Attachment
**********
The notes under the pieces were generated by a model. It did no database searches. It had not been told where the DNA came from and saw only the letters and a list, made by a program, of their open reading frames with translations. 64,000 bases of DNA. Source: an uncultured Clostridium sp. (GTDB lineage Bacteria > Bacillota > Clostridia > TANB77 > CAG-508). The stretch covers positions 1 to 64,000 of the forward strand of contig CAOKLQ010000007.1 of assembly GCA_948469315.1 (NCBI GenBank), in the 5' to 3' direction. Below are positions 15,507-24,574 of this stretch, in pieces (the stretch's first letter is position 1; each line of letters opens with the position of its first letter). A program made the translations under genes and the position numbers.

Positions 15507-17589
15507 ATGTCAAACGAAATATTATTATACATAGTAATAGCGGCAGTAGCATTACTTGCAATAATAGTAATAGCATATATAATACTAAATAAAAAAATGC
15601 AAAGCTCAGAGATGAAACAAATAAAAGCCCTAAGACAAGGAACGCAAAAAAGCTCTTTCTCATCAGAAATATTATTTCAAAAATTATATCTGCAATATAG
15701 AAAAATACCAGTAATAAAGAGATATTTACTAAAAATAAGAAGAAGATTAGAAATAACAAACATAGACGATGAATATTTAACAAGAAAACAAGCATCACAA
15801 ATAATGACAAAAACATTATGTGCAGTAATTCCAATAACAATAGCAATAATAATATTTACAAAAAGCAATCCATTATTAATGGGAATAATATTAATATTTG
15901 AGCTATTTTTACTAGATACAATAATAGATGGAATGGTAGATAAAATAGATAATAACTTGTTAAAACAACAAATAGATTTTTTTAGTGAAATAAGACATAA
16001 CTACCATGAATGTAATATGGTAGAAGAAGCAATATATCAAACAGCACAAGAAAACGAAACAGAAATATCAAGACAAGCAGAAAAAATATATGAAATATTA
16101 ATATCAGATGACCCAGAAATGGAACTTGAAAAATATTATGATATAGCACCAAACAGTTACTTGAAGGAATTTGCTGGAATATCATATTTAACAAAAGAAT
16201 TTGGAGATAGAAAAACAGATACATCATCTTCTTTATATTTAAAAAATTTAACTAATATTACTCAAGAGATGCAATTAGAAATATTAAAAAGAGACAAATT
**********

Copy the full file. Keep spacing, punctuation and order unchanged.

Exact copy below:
The notes under the pieces were generated by a model. It did no database searches. It had not been told where the DNA came from and saw only the letters and a list, made by a program, of their open reading frames with translations. 64,000 bases of DNA. Source: an uncultured Clostridium sp. (GTDB lineage Bacteria > Bacillota > Clostridia > TANB77 > CAG-508). The stretch covers positions 1 to 64,000 of the forward strand of contig CAOKLQ010000007.1 of assembly GCA_948469315.1 (NCBI GenBank), in the 5' to 3' direction. Below are positions 15,507-24,574 of this stretch, in pieces (the stretch's first letter is position 1; each line of letters opens with the position of its first letter). A program made the translations under genes and the position numbers.

Positions 15507-17589
15507 ATGTCAAACGAAATATTATTATACATAGTAATAGCGGCAGTAGCATTACTTGCAATAATAGTAATAGCATATATAATACTAAATAAAAAAATGC
15601 AAAGCTCAGAGATGAAACAAATAAAAGCCCTAAGACAAGGAACGCAAAAAAGCTCTTTCTCATCAGAAATATTATTTCAAAAATTATATCTGCAATATAG
15701 AAAAATACCAGTAATAAAGAGATATTTACTAAAAATAAGAAGAAGATTAGAAATAACAAACATAGACGATGAATATTTAACAAGAAAACAAGCATCACAA
15801 ATAATGACAAAAACATTATGTGCAGTAATTCCAATAACAATAGCAATAATAATATTTACAAAAAGCAATCCATTATTAATGGGAATAATATTAATATTTG
15901 AGCTATTTTTACTAGATACAATAATAGATGGAATGGTAGATAAAATAGATAATAACTTGTTAAAACAACAAATAGATTTTTTTAGTGAAATAAGACATAA
16001 CTACCATGAATGTAATATGGTAGAAGAAGCAATATATCAAACAGCACAAGAAAACGAAACAGAAATATCAAGACAAGCAGAAAAAATATATGAAATATTA
16101 ATATCAGATGACCCAGAAATGGAACTTGAAAAATATTATGATATAGCACCAAACAGTTACTTGAAGGAATTTGCTGGAATATCATATTTAACAAAAGAAT
16201 TTGGAGATAGAAAAACAGATACATCATCTTCTTTATATTTAAAAAATTTAACTAATATTACTCAAGAGATGCAATTAGAAATATTAAAAAGAGACAAATT